The Magic of Childhood
Creating a magical childhood full of whimsy has always been one of my top parenting priorities. The Easter Bunny leaves eggs hidden around the house and has even left giant bunny paw prints on the floor. Santa always eats all the cookies and manages to bring everything listed on the letter addressed to the North Pole. Buddy, the Elf on the Shelf decorates the fridge like a snowman and leaves notes on the Christmas tree. Gotham is a real city, Iron Man can save anyone, faeries live in flowers, Hogwarts is a real place, and anything is possible.
However, children grow and as my oldest got closer and closer to the Age of Realizations, I began to panic. I wasn’t ready for the magic of his childhood to be gone. I wasn’t ready for the carefree innocence and whimsy to be mere memories. So last year, when my son lost a tooth in November and told me confidently, “I don’t even believe in the Tooth Fairy!” I had to do something drastic. Maybe if it had happened in May or August, I wouldn’t have had this strong reaction. This was too close to Christmas and I simply wasn’t ready.
That night, he informed me that he wasn’t going to put his tooth under the pillow. He was boycotting this absolute nonsense. But I wasn’t going down without a fight. The Tooth Fairy folded up a $5 bill (yes, $5 is the going rate for keeping the magic alive- I checked), covered it in glitter, and stuck it in a tiny, fairy-sized envelope with a note that said “Never stop believing” and slid it under this pillow. And what happened to be under that pillow? A tooth and note that read: “I don’t believe that you’re real but just in case, here is my tooth.”
In the morning, my son ran down the stairs shouting that the Tooth Fairy had visited. “But I thought you didn’t believe in the Tooth Fairy? I thought you weren’t going to leave your tooth?” I questioned him. He explained his hypothesis of believing I was the Tooth Fairy and how he tested his theory by leaving the tooth without telling me. His conclusion was that since Mom didn’t know about the tooth, there is no way Mom could be the Tooth Fairy. I had bought myself one more magical Christmas.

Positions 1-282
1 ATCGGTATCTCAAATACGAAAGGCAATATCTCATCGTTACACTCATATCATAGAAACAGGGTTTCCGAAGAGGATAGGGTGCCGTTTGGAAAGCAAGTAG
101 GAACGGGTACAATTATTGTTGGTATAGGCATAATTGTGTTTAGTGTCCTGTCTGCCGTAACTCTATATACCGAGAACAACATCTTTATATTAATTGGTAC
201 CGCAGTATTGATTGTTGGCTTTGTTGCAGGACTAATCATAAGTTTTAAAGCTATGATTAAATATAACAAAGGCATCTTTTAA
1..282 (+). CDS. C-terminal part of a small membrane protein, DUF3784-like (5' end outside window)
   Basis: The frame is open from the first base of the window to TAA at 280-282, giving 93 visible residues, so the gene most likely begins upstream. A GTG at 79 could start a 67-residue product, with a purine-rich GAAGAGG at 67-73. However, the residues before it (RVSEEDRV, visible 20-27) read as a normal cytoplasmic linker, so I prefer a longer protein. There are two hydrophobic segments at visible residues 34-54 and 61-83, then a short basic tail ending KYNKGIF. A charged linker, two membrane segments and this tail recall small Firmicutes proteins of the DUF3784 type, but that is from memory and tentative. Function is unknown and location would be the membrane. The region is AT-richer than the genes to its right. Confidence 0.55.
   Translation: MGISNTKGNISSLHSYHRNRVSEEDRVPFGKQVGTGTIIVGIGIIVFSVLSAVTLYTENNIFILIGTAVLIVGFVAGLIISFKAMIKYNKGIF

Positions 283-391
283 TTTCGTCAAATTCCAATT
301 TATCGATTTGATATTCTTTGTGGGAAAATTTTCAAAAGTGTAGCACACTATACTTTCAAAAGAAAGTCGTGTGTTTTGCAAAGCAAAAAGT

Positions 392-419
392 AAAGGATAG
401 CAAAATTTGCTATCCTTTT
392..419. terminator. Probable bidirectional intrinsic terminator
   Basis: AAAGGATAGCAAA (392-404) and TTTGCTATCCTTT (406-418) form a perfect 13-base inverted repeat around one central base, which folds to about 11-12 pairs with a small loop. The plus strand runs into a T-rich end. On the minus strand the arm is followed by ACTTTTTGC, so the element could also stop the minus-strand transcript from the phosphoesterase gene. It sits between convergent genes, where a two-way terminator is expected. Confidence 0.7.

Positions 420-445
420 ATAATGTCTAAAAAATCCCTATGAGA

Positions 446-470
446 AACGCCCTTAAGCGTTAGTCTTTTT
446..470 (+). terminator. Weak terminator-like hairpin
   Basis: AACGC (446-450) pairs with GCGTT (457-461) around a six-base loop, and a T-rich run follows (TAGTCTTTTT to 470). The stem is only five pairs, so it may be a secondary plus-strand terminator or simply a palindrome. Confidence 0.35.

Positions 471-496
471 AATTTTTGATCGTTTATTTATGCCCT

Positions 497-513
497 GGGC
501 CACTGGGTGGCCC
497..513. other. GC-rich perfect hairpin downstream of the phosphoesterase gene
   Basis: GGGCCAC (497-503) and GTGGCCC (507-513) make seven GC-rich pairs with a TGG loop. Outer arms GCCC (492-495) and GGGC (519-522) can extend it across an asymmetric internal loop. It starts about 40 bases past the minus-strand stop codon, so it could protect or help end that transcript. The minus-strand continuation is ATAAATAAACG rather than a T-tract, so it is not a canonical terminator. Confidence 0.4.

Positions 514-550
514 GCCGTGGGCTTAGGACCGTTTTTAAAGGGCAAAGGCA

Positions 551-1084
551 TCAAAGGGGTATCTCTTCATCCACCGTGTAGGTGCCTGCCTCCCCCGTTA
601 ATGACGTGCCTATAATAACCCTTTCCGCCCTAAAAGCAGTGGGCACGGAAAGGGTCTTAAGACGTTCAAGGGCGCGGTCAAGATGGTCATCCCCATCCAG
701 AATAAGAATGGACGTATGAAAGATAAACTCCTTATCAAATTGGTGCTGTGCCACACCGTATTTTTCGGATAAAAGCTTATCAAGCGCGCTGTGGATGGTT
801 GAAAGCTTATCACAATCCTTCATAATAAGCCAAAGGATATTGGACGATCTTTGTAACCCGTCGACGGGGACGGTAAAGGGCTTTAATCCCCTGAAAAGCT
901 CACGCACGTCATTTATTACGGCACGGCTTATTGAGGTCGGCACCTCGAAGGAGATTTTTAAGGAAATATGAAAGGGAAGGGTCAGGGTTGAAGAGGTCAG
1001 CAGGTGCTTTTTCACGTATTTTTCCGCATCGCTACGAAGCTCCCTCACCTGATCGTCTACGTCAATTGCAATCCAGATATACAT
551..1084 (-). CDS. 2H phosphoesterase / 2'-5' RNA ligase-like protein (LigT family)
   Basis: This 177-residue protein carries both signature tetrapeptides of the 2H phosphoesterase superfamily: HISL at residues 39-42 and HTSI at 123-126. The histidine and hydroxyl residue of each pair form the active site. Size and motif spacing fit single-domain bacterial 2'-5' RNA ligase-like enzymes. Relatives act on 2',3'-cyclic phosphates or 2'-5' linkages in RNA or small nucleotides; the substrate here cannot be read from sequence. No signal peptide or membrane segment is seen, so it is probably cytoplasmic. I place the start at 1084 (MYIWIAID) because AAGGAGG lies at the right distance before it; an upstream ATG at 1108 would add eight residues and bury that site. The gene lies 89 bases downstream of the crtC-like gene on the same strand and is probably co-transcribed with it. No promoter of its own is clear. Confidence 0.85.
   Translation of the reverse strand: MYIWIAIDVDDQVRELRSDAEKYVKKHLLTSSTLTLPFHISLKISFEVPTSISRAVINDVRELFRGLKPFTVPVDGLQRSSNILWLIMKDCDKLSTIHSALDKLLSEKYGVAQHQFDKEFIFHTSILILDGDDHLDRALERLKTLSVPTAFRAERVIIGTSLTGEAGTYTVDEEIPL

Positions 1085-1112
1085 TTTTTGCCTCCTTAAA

Christmas came and went as usual. Cookies, presents, magic. Then a few weeks before Easter, I asked my son if he was excited for the Easter Bunny to come. His response? “Well, the Easter Bunny isn’t real so…”. There was no fighting it this time. He had evidence, he had his conclusion. As he processed his discovery, I watched the light bulb in his head and he yelled: “WAIT ARE YOU SANTA TOO!?” And just like that, the jig was up. It was time to come clean. He stated his thoughts and his evidence for or against the existence of Santa and came to his own conclusion. (Key pieces of evidence included: “You said you saw the Elf move but I think you moved it when I turned around,” “NORAD isn’t even a picture of Santa, it’s a cartoon tracker… seems sketchy,” and my favorite: “I know what your breath smells like and last Christmas morning it smelled like the cookies I left out for Santa!”). As a result of being confronted with evidence, I sadly confirmed that I was in fact, Santa and that yes, I ate those delicious cookies.
Following this was the most important part of the conversation; his induction into the Magic Maker’s Club. Once you learn about the Magic Makers – the people who leave out Easter Eggs for others to find, and who leave folded glittery $5 bills under pillows, and who fill stockings- you become a Magic Maker. The first rule of Magic Maker’s Club is don’t talk about Magic Maker’s Club. After all, a Magic Maker has a responsibility to keep the magic alive for the next generation of Magic Makers, until they have come to their own conclusions.
The best thing about being inducted into this club is getting to help make magic for others. My son became excited about making his younger siblings’ holidays and childhood as magical as his was. He was excited to do kind acts in the name of Santa at Christmastime and to think of funny things for our mischievous elf to do. Now he is excitedly waiting to write letters and sign them “the Tooth Fairy”, or to see his brothers’ faces when they open a present from Santa on Christmas morning, or to place lollipops where jelly beans had been planted the night before the Bunny came. The magic of childhood isn’t gone, it never leaves, it simply becomes a part of who you are. Therefore, if you believe in yourself, then you still believe in the magic.
The first rule of Magic Maker’s Club may be don’t talk about Magic Maker’s Club, but the best rule of Magic Maker’s Club is never stop believing.